Welcome to Last Word on Football’s ‘Families in Football’ series. Over the next few weeks, we take a look at siblings, cousins and even parents and children that have played the beautiful game. Some have played cup finals together while others have been on opposing sides. Today we look at Mikel and Xabi Alonso.
Families in Football: Mikel and Xabi Alonso
Mikel Alonso, the oldest and the lesser-known of the two siblings, was never as successful as brother Xabi but his career was just as durable. Spaning 13 years in the professional game and 19 years overall, Mikel made 407 appearances with more than half of them coming at Real Sociedad and their B team between 1999 and 2008.
He made his debut in April 2001 against Real Valladolid, though he would continue to be a part of Sociedad’s affiliate team for another season. Due to playing the same position as his more talented brother, game time for the senior team continued to be hard to come. Mikel made just 13 appearances in the following two seasons.
After just another three appearances in the first part of 2003/04, Mikel was loaned to Spanish second division side Numancia. On the path to promotion, he made ten appearances in which he started seven.
The next campaign saw Mikel Alonso eventually break out into the Sociedad first team under Jose Mari Bakero. The Spaniard acted as the navigator, rather than a goalscorer, in Sociedad’s midfield.
Despite Alonso’s emergence, Real Sociedad were quickly moving in the opposite direction. After finishing second in 2003, they dropped to 14th and 16th. The decline eventually caught up to the Spanish side when they were relegated in 2007.
A fresh opportunity arrived during that summer. Sammy Lee’s Bolton Wanderers were interested in the central midfielder and a loan, with a choice of a permanent deal, was signed. However, his stay in England was unlike his brothers. Lee was sacked and Alonso fell out of the side.
He moved back to Spain but by this time his career was Sociedad was over. Mikel permanently moved to the second division team Tenerife where he helped them obtain promotion. Returned to being a first-team player again, events did not go as Mikel expected as Tenerife suffered back-to-back relegations.
At this point, his professional career came to a close. A spell at Charlton Athletic in 2011/12 came with just one appearance – in the EFL Trophy. After two seasons without a club, Alonso dropped to the third tier of Spanish football Real Union, where he made over 100 appearances. He retired aged 38 in 2018.
Xabi Alonso, a year and a half junior to Mikel, broke out much faster than his sibling. His intelligence, football IQ, eye for a pass and ability to control the game immediately grabbed the eye of Real Sociedad. Despite making his senior debut in December 1999 against Logrones, Xabi needed to wait until the following year for regular matches.
In the proceeding three years, Xabi elevated himself from a short loan at Eibar to winning Spanish Player of the Year and being a grandstanding performer on the continental stage. His effortless composure and passing array grabbed the attention of Liverpool, who signed him for £10.7 million in 2004.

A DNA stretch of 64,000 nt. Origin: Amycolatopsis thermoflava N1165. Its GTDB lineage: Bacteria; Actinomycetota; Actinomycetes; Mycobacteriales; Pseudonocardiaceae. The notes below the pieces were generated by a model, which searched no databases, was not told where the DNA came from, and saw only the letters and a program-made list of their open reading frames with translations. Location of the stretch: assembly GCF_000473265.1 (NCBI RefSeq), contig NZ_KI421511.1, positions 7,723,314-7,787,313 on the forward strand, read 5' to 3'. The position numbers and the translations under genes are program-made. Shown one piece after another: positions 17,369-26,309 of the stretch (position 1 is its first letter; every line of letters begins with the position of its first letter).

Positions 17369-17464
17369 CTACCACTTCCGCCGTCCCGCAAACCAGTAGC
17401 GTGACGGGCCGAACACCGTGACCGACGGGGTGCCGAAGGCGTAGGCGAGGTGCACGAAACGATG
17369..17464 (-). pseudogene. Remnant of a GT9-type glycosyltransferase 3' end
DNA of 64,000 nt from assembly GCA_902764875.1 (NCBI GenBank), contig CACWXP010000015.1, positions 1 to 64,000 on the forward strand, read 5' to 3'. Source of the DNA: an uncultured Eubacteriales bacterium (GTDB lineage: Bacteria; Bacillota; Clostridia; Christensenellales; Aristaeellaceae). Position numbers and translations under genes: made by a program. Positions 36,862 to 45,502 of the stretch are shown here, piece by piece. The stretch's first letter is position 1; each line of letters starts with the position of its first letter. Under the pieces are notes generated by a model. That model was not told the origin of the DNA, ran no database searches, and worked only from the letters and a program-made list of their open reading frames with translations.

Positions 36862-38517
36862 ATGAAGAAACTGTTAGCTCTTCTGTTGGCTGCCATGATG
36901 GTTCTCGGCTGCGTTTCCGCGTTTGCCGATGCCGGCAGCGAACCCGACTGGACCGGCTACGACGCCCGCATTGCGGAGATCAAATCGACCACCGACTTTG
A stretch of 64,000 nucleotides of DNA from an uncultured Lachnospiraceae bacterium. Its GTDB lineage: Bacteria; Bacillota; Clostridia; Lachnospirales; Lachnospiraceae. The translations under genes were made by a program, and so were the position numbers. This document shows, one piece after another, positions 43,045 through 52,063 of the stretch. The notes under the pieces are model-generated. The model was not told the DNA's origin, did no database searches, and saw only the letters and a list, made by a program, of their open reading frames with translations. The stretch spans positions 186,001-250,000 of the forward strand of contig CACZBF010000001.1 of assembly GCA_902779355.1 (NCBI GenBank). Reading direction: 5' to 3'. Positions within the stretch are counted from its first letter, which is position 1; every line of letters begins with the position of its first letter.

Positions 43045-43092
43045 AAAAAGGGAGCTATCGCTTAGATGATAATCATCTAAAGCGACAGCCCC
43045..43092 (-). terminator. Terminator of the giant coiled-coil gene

During his five seasons in Merseyside, Xabi established himself as a world-class midfielder, cult hero and a legend of the game. He was a central figure of Liverpool’s mythical 2005 Champions League winning team, as well as the extraordinary 2006 FA Cup side. On both occasions, Liverpool manoeuvred to overcome deficits and win on penalties, albeit the European triumph is slightly different when the opposition includes the likes of Andrea Pirlo, Cafu, Dida, Kaka and more.
Following Spain’s Euro Championships win in 2008, Xabi returned to Anfield for one final season. Real Madrid placed a £30 million bid and Liverpool agreed to sell the player who Steven Gerrard regarded as his greatest partner in central midfielder. Alonso would go on to win the La Liga, Copa Del Rey twice and the Champions League whilst with Los Blancos.
In his prime, he mastered his versatility, set-piece specialism, vision, tackling and reading of the game. The World Cup and another European Championships win followed.
Madrid, perhaps surprisingly, sold their Midfield architect to European rivals Bayern Munich in 2014. Alonso continued to ooze his brilliance in his final three seasons as a player where the German side won three successive league titles as well as the DFB-Pokal and DFL-Supercup.
Alonso finished his career with just under 700 appearances and 43 goals for club, 112 appearances and 16 goals for country, numerous accolades, and the expertise to be a potential excellent coach in the future.
Games Played Together and Against
Whilst Mikel and Alonso were at Real Sociedad, the pair played six games together, but this totalled just 55 minutes. They did, however, win four, one of which was a 1-0 win at home to Real Madrid.
In 2009, the brothers found themselves on opposite sides of the pitch for the first time in their career. Mikel was wearing Tenerife colours and Xabi in Real Madrid’s all white. Despite Tenerife losing 3-0 at the Bernabeu, Mikel regarded it as a “great day” for the family. “To meet your brother on the field at the Bernabeu stadium with Real Madrid is just simply beautiful,” he told Goal in 2009.
Their careers in football and coming through the ranks at Real Sociedad seemed written into stone from the moment the pair were born in 1980 and 1981. Their father, Periko Alonso, won two consecutive La Liga titles with Sociedad alongside another title at Barcelona.
Periko, who also represented the Spanish national team, was manager of Sociedad when Mikel and Alonso were climbing through the ranks. Nonetheless, neither sibling played under him during his short spell between October and December 2000. Mikel was deemed not ready and Xabi was at Eibar.